Beatrice Mandelli (CERN)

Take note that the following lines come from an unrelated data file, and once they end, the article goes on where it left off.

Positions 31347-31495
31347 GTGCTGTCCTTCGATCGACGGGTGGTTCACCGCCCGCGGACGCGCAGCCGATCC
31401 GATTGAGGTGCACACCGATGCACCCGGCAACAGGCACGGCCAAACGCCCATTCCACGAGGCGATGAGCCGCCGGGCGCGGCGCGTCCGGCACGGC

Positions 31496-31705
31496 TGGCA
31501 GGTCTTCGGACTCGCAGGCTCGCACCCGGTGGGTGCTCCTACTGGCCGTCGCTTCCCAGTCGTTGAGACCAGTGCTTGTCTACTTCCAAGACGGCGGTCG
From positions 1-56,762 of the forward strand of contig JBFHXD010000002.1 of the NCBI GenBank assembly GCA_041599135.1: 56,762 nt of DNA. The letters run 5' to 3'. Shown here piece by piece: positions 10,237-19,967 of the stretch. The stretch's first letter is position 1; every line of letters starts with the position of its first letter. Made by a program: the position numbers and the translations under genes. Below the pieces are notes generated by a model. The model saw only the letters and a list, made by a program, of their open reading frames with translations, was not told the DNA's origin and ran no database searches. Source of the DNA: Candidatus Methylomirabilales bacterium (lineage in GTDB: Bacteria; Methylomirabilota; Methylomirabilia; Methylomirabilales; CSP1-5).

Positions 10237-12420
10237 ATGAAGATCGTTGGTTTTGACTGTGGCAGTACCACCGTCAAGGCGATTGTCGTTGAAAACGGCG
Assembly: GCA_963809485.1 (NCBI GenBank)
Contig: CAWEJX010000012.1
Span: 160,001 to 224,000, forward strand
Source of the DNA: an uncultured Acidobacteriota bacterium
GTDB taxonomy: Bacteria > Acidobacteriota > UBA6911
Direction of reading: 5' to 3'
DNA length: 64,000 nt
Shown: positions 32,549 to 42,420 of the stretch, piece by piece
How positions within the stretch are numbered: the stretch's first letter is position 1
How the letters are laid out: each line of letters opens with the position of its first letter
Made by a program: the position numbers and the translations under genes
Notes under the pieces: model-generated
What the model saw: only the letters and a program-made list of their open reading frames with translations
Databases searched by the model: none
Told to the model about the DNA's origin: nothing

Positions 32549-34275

A wide range of gas mixtures is used for the operation of different gaseous detectors at LHC. Nowadays some of these gases, as C2H2F4, CF4 and SF6, are indicated as greenhouse gases (GHG) and dominate the overall GHG emission at LHC. The release of GHG is an important subject for the design of future particle detectors as well as for the operation of the current experiments. The different strategies adopted at CERN for reducing the GHG emissions from gaseous detectors at LHC are presented. The standard approach is the recirculation of the gas mixture by the use of complex gas systems made of several functional modules. Besides their complexity, the stability of the system as well as the accumulation of impurities, need to be attentively evaluated for the good operation and safety of the detectors. A second approach is based on the recuperation of the used gas mixture and the separation of its gas components for re-use. As state-of-the-art example, the CF4 recuperation plant based on warm separation developed for the CMS Cathode Strip Chamber system will be reviewed. As a long-term perspective, the use of less invasive gases is also being investigated. An overview of environmental friendly gas possibilities will be discussed.